WASHINGTON (MNI) – The following is the first part of the text the
Dallas section of the Federal Reserve’s Beige Book report on current
financial conditions released Wednesday:

ELEVENTH DISTRICT-DALLAS

The Eleventh District economy grew at a modest pace since the last
report. Manufacturing activity held steady or declined, while demand for
business services was flat. Activity in the transportation services
sector was mixed. Retailers said sales growth moderated. The
single-family housing sector saw continued improvement, and activity in
the multifamily sector was strong. Office, retail and industrial leasing
activity increased, but commercial real estate investment activity
remained sluggish. Financial services respondents said overall loan
demand was soft during the reporting period. The energy industry
continued to expand at a robust pace, while agricultural conditions
remained weak. Employment levels were stable at most responding firms
and price pressures were mostly subdued.

Prices

Price pressures were minimal across industries. Most contacts said
prices were stable or down, although prices for new cars rose slightly
and staffing and legal services firms noted modest increases in billing
rates. The majority of respondents reported that raw materials prices
were unchanged or down. The exceptions were producers of paper and of
food who noted increased prices for some inputs. Contacts in the
agricultural sector said cattle prices rose since the last report.

The price of WTI was near $76 per barrel in early October, and has
risen to nearly $100 per barrel. Demand for gasoline has been soft.
Diesel demand, in contrast, has strengthened on a year-over-year basis
and prices have climbed much faster than gasoline. Prices of
petrochemicals and plastics declined due to weak domestic demand and a
stronger dollar. Natural gas prices remained low, near $3.50 per
thousand cubic feet throughout the survey period.

Labor Market

Most firms reported steady employment levels, although there were
reports of slight hiring activity. Staffing firms continued to note high
levels of demand. Some oil services firms, primary metals and
transportation manufacturers reported moderate employment increases, and
said they continue to look for additional workers. Retailers said
holiday hiring was ramping up, and one firm noted that they planned on
hiring more seasonal workers than last year. Contacts in the auto sales
and airline industries noted slight payroll increases. Wage pressures
remained minimal, although upward pressure for certain skilled positions
was noted by airlines and a few construction-related manufacturers.

Manufacturing

Most construction-related manufacturers reported stable demand,
although there were reports of stronger sales related to commercial,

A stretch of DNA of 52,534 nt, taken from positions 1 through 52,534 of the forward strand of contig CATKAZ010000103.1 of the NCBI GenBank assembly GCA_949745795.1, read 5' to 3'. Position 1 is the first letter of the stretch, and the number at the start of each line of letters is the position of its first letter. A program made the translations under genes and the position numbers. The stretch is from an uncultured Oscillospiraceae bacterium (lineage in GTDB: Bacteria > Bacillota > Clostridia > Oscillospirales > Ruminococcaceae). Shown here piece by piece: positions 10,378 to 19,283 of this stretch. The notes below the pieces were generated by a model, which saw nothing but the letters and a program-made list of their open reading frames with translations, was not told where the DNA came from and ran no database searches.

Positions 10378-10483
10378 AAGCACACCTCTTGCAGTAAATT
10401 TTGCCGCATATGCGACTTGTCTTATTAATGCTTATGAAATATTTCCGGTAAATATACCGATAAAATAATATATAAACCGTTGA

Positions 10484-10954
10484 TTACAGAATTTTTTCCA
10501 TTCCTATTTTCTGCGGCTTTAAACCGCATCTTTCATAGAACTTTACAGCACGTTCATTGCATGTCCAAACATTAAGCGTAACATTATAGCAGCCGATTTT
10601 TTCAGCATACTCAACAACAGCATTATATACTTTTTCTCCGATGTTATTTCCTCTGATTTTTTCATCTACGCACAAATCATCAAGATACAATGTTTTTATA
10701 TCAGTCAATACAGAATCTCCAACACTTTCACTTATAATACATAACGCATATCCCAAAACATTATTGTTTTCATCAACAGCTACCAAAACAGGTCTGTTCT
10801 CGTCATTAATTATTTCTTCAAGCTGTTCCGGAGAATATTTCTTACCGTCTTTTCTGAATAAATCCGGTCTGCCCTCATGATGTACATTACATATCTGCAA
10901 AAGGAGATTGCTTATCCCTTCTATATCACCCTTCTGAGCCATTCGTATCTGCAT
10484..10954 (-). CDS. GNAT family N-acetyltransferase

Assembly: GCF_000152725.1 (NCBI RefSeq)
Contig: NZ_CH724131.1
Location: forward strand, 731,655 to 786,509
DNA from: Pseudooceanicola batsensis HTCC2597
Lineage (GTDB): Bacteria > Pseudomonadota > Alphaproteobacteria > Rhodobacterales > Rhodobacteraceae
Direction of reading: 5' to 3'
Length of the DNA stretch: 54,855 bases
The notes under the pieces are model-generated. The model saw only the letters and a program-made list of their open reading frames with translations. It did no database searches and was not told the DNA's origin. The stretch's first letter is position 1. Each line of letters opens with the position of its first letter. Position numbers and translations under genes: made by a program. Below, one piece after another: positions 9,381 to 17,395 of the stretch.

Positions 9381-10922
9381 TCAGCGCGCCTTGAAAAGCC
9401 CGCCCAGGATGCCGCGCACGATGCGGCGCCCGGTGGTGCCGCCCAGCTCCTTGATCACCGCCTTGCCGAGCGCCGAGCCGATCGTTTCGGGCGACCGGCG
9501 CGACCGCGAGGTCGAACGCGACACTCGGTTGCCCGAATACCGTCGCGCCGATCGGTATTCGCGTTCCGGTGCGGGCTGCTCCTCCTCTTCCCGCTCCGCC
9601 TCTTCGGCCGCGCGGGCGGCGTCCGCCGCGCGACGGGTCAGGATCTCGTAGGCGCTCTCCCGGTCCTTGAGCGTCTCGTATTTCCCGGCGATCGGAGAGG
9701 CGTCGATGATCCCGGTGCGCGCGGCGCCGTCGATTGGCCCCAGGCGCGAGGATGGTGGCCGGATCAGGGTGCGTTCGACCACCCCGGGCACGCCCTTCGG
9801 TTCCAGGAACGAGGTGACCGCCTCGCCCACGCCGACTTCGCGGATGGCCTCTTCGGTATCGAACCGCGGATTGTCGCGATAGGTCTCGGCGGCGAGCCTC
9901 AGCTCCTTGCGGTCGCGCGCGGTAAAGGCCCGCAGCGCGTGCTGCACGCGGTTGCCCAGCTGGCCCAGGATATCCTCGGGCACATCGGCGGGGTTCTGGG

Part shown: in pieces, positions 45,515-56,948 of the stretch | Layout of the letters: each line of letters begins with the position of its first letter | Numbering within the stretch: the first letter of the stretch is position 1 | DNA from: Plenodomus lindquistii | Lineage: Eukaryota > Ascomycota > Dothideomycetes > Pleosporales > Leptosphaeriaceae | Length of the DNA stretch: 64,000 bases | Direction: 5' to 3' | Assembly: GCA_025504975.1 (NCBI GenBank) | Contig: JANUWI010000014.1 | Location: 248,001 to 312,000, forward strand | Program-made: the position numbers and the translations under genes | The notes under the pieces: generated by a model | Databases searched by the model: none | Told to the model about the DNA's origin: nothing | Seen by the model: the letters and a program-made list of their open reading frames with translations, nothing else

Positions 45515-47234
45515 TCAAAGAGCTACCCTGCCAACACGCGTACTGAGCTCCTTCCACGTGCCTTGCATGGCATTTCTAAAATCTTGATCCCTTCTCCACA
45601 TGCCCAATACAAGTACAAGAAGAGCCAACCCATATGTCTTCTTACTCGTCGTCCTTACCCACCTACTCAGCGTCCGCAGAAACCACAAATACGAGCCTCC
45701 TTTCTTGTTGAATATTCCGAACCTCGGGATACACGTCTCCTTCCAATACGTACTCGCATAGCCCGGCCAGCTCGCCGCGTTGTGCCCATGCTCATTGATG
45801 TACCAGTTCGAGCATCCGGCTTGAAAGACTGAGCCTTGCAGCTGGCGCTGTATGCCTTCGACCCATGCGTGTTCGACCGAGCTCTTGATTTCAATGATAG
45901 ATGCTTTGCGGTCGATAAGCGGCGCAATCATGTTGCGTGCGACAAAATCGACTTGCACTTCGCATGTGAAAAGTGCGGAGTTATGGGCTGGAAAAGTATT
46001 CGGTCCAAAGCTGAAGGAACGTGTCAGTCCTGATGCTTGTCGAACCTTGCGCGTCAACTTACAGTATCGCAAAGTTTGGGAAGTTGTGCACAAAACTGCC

government and apartment construction projects. Construction-related
outlooks were mostly unchanged, but a few contacts said they expect
conditions to improve next year.

Respondents in high-tech manufacturing report that sales have been
flat since the last report, with the exception of demand for mobile
devices, cloud computing and data storage which continues to increase.
Several contacts expect strength in demand for mobile and productivity
enhancing devices to accelerate, and thus improve overall activity in
the high-tech manufacturing sector by mid 2012, even if global output
remains sluggish or weakens. Most respondents said employment levels
have held steady and inventories are at desired levels.

Overall conditions in the paper products sector were mixed, but all
contacts described outlooks as weak. Automobile and aviation equipment
manufacturers said sales had softened since the last report but remained
significantly up from year-ago levels. Outlooks are optimistic, with
contacts expecting sales to remain strong through next year. Food
producers reported a seasonal increase in demand, and outlooks were
positive, although they are not hiring due to concerns about current
economic conditions.

Contacts described demand as seasonally weak for petrochemicals and
plastics. Sales in domestic markets continued to be sluggish. The recent
rise in oil prices together with lower petrochemical prices is making
Texas’ natural gas based products more competitive, spurring exports.
Refiner margins were strong and over $25 per barrel in October, but have
narrowed in recent weeks with the rise in crude prices. Refinery
utilization rates were low, as production declined for the fall
maintenance period.

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** Market News International Washington Bureau: 202-371-2121 **

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